In 2009 and 2010, with Canada and the rest of the world mired in a recession, the federal government did something different to retain confidence in the economy. Instead of tightening the purse strings, Ottawa spend millions to make sure Canadians continued to work during what were uncertain economic times.
The result was an economy that didn’t fail. Canadians continued to work through what should have been tough times and countless communities received the benefits of having pieces of crumbling infrastructure renewed in the form of new sewers, bridges, water systems, streets and roads.
Now, as the world teeters on the verge of another recession, one would expect Finance Minsiter Jim Flaherty to stand up and say government is prepared to repeat what it did to make sure Canadians’ confidence in the economy was not shaken. Surprisingly, with markets in freefall and Canadians again growing concerned for their jobs, the finance minister has said Ottawa is going to stick to the pledge it made in its budget by slashing spending and balancing the books.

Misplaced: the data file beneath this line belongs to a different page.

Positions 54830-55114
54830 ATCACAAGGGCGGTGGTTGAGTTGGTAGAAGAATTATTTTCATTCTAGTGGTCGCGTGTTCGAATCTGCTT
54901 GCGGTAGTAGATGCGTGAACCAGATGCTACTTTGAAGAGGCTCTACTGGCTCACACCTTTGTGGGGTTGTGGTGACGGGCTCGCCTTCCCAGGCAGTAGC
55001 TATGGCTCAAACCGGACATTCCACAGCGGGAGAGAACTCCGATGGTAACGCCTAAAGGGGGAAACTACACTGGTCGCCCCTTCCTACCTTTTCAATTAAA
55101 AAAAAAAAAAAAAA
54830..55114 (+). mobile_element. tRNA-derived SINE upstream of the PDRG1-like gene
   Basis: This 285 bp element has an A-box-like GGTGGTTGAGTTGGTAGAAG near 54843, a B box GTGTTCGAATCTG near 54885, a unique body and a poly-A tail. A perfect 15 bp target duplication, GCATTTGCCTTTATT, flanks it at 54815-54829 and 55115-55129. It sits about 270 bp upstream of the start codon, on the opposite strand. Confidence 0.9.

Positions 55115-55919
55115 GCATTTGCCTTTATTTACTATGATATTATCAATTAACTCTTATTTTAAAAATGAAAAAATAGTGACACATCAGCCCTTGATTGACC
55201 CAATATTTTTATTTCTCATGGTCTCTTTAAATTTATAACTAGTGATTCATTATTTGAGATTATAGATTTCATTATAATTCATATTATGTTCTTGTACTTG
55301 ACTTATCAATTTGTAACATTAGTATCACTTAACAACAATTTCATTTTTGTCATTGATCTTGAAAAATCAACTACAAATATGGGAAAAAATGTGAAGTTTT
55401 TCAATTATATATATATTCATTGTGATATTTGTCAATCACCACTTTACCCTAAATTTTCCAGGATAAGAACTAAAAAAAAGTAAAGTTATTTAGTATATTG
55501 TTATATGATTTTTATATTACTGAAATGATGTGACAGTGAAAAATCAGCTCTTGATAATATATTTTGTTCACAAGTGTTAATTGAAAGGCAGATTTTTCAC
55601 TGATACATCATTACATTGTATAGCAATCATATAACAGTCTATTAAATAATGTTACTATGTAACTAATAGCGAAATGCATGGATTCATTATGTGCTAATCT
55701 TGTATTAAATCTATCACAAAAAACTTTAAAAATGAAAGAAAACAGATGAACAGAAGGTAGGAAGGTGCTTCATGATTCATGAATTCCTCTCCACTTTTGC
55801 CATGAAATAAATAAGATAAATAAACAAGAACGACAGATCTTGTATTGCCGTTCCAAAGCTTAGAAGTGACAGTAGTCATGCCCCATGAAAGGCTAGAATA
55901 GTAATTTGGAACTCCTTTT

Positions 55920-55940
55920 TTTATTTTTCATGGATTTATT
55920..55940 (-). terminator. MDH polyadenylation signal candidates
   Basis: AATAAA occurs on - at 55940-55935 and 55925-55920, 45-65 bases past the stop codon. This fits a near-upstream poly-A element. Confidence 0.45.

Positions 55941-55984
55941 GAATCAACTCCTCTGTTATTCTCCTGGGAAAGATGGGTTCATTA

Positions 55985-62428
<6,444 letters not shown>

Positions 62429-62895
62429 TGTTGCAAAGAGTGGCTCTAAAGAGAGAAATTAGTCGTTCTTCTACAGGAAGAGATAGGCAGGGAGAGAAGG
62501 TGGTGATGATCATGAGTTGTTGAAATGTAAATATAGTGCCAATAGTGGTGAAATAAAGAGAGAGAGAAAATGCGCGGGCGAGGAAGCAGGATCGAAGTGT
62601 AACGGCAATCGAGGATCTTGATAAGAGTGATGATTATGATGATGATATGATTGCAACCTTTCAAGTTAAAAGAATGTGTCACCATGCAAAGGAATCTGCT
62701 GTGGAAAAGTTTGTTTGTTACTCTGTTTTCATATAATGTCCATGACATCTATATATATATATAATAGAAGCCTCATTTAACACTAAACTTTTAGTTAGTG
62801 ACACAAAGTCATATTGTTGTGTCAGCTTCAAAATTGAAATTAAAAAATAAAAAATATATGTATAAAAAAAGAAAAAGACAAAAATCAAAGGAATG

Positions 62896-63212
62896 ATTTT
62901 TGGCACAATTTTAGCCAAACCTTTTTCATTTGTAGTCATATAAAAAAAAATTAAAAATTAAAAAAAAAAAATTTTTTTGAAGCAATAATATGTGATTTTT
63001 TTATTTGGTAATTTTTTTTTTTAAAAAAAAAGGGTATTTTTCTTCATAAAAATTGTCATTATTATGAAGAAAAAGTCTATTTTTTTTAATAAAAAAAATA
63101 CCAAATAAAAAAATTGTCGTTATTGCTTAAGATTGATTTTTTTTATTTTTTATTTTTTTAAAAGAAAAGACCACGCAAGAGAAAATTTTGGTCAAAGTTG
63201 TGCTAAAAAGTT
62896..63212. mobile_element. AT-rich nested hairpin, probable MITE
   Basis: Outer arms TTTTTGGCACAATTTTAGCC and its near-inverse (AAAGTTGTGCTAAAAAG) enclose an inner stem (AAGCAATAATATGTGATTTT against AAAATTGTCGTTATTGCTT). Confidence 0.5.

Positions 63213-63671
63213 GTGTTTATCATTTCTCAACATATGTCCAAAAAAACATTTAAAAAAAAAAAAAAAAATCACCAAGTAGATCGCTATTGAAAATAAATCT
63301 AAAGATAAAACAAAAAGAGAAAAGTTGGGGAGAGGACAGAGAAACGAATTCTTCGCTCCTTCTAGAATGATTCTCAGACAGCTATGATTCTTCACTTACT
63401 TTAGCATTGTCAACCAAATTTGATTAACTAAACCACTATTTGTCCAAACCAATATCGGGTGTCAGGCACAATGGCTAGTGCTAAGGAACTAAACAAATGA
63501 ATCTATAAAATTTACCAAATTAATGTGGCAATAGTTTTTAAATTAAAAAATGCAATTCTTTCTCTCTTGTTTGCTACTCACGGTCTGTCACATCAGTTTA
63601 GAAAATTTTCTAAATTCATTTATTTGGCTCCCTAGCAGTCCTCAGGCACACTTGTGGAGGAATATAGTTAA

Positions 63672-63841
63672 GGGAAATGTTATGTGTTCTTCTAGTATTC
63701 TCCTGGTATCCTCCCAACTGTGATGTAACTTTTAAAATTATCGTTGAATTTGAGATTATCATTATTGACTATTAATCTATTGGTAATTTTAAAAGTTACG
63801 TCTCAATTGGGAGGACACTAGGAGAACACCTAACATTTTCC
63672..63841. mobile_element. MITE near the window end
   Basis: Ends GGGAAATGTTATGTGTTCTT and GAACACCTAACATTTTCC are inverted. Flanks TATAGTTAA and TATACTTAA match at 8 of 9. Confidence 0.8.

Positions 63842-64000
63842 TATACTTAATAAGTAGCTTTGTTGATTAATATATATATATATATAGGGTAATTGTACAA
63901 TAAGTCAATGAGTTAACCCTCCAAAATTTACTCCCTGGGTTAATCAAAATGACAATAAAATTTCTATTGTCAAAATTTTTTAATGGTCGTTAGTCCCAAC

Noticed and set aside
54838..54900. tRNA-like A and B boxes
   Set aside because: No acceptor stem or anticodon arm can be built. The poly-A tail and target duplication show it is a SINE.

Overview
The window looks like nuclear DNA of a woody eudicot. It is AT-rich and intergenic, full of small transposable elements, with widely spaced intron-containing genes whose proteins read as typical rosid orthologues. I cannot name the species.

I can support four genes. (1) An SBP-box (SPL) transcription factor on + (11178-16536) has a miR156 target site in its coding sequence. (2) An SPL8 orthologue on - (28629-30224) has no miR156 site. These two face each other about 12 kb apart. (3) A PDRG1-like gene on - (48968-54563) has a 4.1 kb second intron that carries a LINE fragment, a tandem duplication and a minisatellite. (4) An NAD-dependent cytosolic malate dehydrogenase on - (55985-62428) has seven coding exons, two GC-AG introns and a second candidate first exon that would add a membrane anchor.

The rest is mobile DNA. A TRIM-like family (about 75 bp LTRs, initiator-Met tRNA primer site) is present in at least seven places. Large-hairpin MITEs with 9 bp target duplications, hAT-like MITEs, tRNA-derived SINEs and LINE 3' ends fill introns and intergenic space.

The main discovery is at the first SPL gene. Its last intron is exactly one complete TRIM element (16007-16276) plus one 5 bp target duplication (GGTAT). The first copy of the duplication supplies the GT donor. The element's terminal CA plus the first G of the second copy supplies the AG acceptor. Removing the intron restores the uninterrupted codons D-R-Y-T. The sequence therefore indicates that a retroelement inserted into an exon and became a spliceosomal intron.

Speaking at his annual policy retreat in Quebec on Wednesday, Flaherty said that while the global economic situation poses obvious risks to Canada, he plans to “stay the course.”
Flaherty said the global situation is already impacting Canada, but he maintained that the Canadian economy is in a position of strength and there’s no need to panic.
While the debt crisis in the United States is going to be felt north of the 49th parallel, Flaherty doesn’t feel the need to once again loosen the purse strings – even though the organization representing Canada’s towns and cities says there is much more infrastructure work to be done.
Hopefully, Flaherty has read the situation properly and his decision to slash spending and cut costs won’t bring about that uncertainty that he fears most. The minister has a point in that there can’t be a blank cheque to Canada’s economic woes, but he should be prepared to rethink that stance should economic performance put people out of work, placing more pressure on the social fabric and this country’s economic wellbeing.